“I am Juliana Rivas,” she said with a deep bow. “If… If I can ask,” Juliana said, keeping her head down, “I mean, if it isn’t impolite. What or who are you?”

The woman tipped her chin the slightest bit higher. “Ylva, daughter of Hel, daughter of Loki.”

“Thank you,” Juliana said, holding her bow before she slowly raised her head.

Ylva gave the barest nod of her head. “We will remember the name you have given.”

Zoe half pulled, half threw Juliana out of the cell house door. She slammed it behind her. She leaned in on the door, almost panting for breath.

Adrenaline left with the demon’s presence and the pain in Zoe’s knee flared full on.

Before she got distracted by the pain, Zoe grabbed onto Juliana’s shoulder and flicked her dagger. No small amount of relief flooded into Zoe as the world fell to pieces around her. The Rickenbacker medical room appeared around them.

A surprised Nurse Naranga stood up from behind her desk and ran over to the two women.

“Are you injured,” Zoe asked the younger girl.

She shook her head.

“Just a bone mending tonic for me, Lisa.”

The nurse nodded and rummaged through a cupboard. “What happened?”

“Cracked my knee falling on ice,” Zoe said. “Nothing big.”

Lisa gave a knowing look–one she often used when the two were still students–but handed a white vial to Zoe without a word.

Zoe downed it with a barely mumbled, “thanks.” She took hold of Juliana and transported both straight to dorm three-eighteen.

“Stay here,” Zoe said. “We’ll discuss ‘Arachne’ and your parting words to that demon later.”

“She seemed polite when we were polite,” Juliana said.

“Later,” Zoe said with a sigh. “For now, I think I will be asking the Elysium Sisters to help locate Eva.”

It would be remiss of her duty as an instructor not to use all the tools at her disposal.

Still, an involuntary shiver ran through Zoe’s spine at the thought.

— — —

Arachne crawled over the craggy terrain of her own domain in her largest form. It was the easiest way to move around in it. Her tiny corner of Hell had been designed to be difficult to traverse without Arachne’s mostly unique biology.

It kept her domain safe.

Her Eva nervously rode in her arms.

Without eyes, she couldn’t see. The small island granted her vision on account of it being her domain. At least, that was Arachne’s theory.

If she was demon enough to have a domain, she might be too demon to slip through a flimsy loophole. A loophole that might not even exist.

“There is no precedent for this, Eva,” Arachne said as she rounded the cave mouth into her lair.

“I don’t care. It is better than sitting around.”

“If I vanish–”

“Then we’ll get Juliana to try summoning me. Wasn’t that why you helped me make a gateway on the beach?”

That didn’t mean Arachne liked their alternate plan.

Any plan that relied on people who weren’t Arachne was a bad plan.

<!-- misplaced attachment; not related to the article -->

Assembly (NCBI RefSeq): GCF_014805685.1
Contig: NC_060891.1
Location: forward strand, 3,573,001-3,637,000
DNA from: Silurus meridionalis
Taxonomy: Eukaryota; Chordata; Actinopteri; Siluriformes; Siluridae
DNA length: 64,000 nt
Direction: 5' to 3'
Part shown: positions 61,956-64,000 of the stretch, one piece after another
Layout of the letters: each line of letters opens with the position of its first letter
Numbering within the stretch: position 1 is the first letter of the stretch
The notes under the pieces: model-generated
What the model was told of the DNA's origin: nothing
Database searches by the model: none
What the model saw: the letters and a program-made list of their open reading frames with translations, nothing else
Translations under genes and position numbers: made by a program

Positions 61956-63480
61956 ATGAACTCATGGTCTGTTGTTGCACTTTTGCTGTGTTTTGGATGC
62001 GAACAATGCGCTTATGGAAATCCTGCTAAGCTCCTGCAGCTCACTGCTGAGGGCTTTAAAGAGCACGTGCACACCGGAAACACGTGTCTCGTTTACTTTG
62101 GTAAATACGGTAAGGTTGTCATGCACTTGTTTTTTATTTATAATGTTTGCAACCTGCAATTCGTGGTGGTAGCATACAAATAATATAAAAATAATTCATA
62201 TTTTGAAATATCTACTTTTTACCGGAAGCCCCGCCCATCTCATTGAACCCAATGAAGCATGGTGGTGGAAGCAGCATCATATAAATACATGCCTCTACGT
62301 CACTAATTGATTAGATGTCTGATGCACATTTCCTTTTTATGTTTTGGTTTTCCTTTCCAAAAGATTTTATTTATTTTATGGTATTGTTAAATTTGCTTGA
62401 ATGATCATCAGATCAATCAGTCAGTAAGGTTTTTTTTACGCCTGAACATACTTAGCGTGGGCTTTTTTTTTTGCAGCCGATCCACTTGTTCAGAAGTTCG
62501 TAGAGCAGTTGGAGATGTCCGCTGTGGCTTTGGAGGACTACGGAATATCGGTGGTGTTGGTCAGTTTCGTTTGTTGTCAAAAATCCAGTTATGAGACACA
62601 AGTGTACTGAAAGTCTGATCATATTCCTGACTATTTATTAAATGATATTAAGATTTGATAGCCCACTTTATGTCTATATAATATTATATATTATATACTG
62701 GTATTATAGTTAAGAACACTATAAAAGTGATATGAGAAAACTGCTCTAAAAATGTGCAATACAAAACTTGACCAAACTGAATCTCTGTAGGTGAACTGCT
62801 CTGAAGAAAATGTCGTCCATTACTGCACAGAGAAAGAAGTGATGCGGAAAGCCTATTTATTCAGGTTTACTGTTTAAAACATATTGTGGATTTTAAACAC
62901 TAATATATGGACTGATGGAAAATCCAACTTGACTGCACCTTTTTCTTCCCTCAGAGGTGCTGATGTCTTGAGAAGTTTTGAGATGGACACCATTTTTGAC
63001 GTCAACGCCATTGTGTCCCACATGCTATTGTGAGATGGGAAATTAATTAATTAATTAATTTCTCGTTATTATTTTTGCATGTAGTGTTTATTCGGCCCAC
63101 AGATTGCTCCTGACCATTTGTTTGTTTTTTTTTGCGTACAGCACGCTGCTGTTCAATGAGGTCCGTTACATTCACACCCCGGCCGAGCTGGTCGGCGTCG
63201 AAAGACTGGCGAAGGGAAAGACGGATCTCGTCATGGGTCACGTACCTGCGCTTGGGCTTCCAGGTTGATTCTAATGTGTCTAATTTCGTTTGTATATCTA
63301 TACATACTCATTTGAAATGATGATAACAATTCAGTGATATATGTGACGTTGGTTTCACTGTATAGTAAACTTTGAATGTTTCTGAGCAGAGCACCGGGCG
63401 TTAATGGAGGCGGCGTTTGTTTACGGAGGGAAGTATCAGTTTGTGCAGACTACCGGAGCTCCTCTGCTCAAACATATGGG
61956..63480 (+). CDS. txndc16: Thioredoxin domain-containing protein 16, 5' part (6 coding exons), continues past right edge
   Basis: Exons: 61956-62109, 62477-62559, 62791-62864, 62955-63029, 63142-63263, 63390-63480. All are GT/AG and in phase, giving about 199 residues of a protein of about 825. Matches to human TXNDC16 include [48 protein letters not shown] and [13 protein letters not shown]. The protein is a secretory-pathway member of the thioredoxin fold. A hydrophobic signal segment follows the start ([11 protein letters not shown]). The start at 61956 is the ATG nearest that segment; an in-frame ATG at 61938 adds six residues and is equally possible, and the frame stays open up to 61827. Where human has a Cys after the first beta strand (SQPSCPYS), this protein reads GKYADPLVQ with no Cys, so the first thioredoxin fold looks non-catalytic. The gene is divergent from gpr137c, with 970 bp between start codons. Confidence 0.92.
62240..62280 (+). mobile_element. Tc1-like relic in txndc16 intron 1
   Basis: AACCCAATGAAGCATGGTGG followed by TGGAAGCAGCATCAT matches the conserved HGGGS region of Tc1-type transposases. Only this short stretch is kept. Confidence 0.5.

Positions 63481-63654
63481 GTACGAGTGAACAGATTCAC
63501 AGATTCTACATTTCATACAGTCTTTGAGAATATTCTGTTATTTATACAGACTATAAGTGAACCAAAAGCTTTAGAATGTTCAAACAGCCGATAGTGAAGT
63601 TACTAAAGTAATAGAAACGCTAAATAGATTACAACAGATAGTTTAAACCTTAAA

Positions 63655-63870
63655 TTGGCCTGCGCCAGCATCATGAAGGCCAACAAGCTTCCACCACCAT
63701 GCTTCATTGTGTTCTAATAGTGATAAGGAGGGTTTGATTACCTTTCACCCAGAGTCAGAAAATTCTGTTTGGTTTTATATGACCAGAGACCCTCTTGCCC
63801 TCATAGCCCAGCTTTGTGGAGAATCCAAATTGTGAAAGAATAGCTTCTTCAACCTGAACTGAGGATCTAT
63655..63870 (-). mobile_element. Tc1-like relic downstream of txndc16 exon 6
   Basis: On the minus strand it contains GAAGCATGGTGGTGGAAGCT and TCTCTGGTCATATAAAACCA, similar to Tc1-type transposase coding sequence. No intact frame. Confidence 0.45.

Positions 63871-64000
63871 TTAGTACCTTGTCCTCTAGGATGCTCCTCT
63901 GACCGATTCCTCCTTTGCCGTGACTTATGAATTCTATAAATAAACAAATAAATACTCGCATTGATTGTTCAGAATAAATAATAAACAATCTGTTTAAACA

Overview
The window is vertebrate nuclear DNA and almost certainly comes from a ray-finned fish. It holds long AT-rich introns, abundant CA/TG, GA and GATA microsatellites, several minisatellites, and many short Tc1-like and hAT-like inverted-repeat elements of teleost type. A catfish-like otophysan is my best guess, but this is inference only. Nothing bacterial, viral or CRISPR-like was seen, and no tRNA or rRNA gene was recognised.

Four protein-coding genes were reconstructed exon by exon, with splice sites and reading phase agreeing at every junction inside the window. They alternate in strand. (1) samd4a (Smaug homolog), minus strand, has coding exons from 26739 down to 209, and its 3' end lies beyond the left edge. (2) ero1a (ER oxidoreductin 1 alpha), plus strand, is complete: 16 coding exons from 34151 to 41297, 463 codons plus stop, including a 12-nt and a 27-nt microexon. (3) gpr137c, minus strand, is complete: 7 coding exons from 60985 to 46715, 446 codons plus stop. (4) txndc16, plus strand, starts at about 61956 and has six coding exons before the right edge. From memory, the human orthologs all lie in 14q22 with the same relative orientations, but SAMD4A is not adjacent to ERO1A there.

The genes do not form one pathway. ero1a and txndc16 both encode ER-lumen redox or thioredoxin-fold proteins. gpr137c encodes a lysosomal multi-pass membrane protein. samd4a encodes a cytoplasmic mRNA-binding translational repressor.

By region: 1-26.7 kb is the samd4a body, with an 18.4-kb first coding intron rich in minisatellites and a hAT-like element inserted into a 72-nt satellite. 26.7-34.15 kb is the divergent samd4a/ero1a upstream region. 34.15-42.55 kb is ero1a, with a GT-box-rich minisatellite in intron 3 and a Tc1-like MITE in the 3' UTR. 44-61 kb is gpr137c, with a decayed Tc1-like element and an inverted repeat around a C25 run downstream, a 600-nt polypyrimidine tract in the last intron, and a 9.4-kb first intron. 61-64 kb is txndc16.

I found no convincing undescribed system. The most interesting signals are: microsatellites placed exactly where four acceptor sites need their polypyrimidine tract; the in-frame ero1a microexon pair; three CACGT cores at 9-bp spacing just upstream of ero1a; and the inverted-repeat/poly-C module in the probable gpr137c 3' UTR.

“Eva, there are two outcomes for this. Either I disappear, leaving you to find your way back to your island on your own–quite a feat for anyone in my domain, let alone you as you are right now–or we arrive together wherever the necklace is. That is going to be with the necromancers unless they decided to throw it away along the way.”

“So what?”

Arachne turned back into her human form, still with Eva in her arms, as she walked through her lair’s corridors. The cave mouth opened up into an expansive almost palace. Almost.

It was fanciful and enormous, carved almost entirely by hand, or claw, over the course of millennia. Tapestries, woven by herself of course, adorned key spots along the main hall. Some were simple images, other depicted legends–mostly hers.

Eva’s blindness was a travesty that Arachne intended to return tenfold and tenfold again on the necromancers.

“If Juliana can’t summon you, or something happens to me with the necromancers, you could be stuck here for a very long time.”

“Your point, Arachne?”

“Reconsider taking my hands.”

There was a short pause before Eva said, “alright, I’ve reconsidered.”

Arachne set Eva down on her bed. It was a rather normal bed for her. She didn’t sleep often, but on the occasions she did, it was usually in her human form.

It was a good thing Eva was blind. There were several tapestries hanging around the room. Most were of Eva, though one was of Devon–Arachne must have been ill that day–and the rest were all scenery.

The scenery ones she might have shown off.

“You agree then?”


“Eva, I am not going anywhere without you having something you can use as a weapon.”

“I have this,” Eva said as she tapped the crumbling bloodstone hanging from around her neck. She’d already vanished all the blood, it had grown too old to be used properly before her story finished.

“That is going to do you no good Eva, and you know it. It is barely holding together as it is. I know nothing about blood magic, but that can’t last more than another hour of use, can it?”